Introduction: Clinical nonresponse to clopidogrel has been associated with variability in response. This has led to the development of other P2Y12 receptor inhibitors, such as prasugrel and ticagrelor, with different pharmacokinetic characteristics that influence their pharmacodynamics.
Areas covered: Clopidogrel response variability is attributable to its complex pharmacokinetics and is vulnerable to genetic polymorphisms in genes involved in absorption, metabolism and drug-drug interactions (i.e., proton pump inhibitors). Prasugrel which has a simpler metabolism, leading to greater bioavailability, seems to be less affected by genetic or drug-drug interactions and achieves a greater antiplatelet effect. Ticagrelor is the most novel compound approved with a simpler metabolism. Both prasugrel and ticagrelor reached their antiplatelet effect faster and to a much greater extent than clopidogrel. All these differences observed in kinetics explain, to some degree, the efficacy and safety profile observed in clinical trials for these molecules associated with other antiplatelet agents (aspirin, gpIIb/IIIa inhibitors) and anticoagulants.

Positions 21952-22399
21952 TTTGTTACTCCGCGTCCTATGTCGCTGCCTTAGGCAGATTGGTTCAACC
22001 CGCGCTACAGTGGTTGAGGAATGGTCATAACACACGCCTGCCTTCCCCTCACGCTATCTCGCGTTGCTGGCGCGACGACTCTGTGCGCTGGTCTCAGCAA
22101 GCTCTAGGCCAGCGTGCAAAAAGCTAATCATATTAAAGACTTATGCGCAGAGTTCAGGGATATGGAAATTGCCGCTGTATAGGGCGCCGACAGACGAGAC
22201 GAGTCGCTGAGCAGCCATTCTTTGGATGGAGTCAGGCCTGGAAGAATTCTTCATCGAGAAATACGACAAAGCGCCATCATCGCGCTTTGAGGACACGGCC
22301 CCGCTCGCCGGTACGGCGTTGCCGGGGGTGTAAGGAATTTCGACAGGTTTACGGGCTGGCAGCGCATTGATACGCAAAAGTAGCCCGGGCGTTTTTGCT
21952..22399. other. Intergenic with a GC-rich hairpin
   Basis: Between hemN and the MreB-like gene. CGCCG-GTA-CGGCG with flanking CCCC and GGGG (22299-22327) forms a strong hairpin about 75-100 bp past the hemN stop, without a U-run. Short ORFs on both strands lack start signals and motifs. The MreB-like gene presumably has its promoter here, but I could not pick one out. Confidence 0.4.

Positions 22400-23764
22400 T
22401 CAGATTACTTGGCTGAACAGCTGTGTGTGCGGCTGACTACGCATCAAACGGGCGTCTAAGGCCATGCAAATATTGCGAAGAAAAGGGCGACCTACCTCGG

Expert opinion: Clopidogrel is still the best standard of care. However, the pharmacokinetic advantages of both prasugrel and ticagrelor allow clinicians to center patient management by selecting the best drug for the appropriate subject.